After a hospital stay in 2016 for a brain tumor, Regina Romero was transferred to a nursing home in New Mexico. Her “medications were withheld” and she was neglected and “subjected to an assault,” her family alleges in a wrongful death lawsuit filed in 2017 against the facility, Paloma Blanca Health and Rehabilitation.
Romero died less than four months after arriving at the home; she was only 59 years old, states the complaint, which doesn’t detail the allegations.
In March 2021, the case was nearing a settlement when negotiations suddenly halted.
That month, a unit of Consulate Health Care — which owned 140 nursing homes, including Paloma Blanca — filed for Chapter 11 bankruptcy protections. Romero’s stepdaughter said Consulate attorneys leveraged the pending bankruptcy as a bludgeon: either accept a significantly reduced settlement, or risk getting little or nothing from a bankrupt entity. The family begrudgingly took the much smaller offer, an amount that cannot be disclosed under the settlement terms.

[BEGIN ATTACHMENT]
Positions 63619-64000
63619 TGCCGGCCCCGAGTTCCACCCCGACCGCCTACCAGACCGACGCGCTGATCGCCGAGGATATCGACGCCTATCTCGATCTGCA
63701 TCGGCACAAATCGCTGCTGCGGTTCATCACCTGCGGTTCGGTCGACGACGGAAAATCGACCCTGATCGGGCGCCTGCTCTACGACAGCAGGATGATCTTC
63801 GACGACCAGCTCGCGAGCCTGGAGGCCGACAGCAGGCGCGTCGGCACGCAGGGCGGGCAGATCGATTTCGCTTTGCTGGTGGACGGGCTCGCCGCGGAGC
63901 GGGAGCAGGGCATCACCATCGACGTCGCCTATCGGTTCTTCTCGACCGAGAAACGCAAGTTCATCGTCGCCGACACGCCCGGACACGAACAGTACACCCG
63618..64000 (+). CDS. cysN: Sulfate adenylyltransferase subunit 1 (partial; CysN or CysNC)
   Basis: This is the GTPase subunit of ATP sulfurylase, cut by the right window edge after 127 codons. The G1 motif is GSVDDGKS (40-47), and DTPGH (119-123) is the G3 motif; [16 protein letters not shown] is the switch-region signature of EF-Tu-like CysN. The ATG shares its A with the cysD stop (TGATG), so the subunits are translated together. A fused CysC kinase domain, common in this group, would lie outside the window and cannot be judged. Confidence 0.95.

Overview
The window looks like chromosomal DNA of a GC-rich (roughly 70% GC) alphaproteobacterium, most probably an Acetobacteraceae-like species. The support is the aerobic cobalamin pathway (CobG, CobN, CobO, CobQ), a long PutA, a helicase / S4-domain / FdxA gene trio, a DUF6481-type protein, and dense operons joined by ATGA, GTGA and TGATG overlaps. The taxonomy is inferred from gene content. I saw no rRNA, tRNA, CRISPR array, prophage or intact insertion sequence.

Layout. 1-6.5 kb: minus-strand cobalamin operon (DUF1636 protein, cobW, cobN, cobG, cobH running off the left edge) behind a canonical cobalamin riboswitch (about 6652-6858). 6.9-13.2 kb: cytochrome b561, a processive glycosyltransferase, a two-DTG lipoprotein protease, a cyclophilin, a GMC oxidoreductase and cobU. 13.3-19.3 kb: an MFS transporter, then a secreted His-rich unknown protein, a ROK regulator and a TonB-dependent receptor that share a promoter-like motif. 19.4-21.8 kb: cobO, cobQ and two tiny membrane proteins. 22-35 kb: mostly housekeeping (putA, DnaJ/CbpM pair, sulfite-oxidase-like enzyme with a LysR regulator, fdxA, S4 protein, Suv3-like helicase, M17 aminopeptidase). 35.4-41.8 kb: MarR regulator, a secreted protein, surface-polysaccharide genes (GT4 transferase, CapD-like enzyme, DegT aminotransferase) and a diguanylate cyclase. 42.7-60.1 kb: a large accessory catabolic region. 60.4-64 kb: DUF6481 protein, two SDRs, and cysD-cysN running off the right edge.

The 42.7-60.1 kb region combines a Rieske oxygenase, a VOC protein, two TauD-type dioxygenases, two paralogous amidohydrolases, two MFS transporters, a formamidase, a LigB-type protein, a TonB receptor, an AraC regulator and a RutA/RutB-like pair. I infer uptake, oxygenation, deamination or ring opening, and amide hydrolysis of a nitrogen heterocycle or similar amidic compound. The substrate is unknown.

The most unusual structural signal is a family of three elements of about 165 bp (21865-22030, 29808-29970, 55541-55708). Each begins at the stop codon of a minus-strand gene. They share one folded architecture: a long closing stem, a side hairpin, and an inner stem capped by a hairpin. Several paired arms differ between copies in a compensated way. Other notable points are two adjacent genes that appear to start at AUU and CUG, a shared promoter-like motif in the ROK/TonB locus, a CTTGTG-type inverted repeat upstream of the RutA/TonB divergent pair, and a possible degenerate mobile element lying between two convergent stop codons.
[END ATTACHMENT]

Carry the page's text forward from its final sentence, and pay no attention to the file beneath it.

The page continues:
“It’s horrible because I think they got away with what they did,” said the stepdaughter, Lisa Robichaud, who had moved near Romero when she entered Paloma Blanca. The two women had bonded over cooking together and grown